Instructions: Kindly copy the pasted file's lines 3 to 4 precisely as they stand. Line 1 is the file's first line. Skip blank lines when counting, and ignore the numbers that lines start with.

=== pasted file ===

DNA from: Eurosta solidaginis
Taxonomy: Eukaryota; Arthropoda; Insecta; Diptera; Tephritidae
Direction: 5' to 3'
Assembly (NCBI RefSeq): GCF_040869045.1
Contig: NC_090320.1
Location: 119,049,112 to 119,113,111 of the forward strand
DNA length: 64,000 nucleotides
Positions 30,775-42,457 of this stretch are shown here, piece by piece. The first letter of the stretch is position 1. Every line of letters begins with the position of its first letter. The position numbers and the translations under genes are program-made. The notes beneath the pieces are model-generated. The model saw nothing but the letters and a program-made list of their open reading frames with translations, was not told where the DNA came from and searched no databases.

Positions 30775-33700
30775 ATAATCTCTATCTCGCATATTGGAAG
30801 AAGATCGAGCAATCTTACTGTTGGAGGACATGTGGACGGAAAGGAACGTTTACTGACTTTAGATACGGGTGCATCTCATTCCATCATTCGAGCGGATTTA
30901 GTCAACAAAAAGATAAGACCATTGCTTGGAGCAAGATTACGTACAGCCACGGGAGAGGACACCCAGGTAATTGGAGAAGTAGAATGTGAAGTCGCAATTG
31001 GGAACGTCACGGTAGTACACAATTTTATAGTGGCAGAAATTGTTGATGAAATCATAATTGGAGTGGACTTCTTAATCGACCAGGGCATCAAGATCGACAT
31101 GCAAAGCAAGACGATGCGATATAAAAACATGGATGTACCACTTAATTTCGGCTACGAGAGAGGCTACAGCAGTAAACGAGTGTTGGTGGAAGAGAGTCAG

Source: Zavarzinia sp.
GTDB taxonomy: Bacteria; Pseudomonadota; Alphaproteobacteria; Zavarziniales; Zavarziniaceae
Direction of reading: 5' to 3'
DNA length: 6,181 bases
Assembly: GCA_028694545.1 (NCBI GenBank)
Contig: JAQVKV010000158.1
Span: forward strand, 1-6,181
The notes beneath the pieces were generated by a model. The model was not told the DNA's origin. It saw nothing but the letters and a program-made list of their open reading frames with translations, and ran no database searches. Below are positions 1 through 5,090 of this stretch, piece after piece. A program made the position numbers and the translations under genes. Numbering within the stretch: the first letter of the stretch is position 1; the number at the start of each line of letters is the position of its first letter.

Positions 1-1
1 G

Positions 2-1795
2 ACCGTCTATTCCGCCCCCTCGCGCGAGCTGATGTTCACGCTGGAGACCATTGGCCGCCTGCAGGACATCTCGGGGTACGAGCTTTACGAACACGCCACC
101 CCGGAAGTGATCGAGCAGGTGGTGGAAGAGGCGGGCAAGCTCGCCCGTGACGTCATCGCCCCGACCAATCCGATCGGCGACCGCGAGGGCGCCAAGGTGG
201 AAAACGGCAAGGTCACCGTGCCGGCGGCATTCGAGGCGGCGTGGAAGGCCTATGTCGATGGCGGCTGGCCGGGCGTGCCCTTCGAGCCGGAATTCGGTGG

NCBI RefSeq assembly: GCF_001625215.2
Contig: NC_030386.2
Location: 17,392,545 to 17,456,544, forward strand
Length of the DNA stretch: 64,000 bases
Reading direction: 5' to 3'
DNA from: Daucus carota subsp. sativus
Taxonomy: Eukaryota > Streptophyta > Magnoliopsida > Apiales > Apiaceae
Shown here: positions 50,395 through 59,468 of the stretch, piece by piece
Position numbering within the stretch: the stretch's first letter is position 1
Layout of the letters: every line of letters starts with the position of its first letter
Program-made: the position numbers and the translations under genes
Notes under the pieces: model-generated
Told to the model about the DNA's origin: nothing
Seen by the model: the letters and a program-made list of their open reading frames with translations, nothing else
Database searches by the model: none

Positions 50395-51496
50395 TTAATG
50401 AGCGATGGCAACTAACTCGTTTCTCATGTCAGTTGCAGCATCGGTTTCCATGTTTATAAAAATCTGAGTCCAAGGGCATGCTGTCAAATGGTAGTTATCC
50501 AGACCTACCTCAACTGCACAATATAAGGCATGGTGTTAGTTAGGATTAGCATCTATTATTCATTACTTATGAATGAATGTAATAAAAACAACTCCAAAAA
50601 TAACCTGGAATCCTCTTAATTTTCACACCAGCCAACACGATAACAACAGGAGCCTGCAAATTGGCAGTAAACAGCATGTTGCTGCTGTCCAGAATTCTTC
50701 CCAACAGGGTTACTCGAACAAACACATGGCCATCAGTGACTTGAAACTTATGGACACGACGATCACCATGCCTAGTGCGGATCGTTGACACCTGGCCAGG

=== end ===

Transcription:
Direction: 5' to 3'
Assembly (NCBI RefSeq): GCF_040869045.1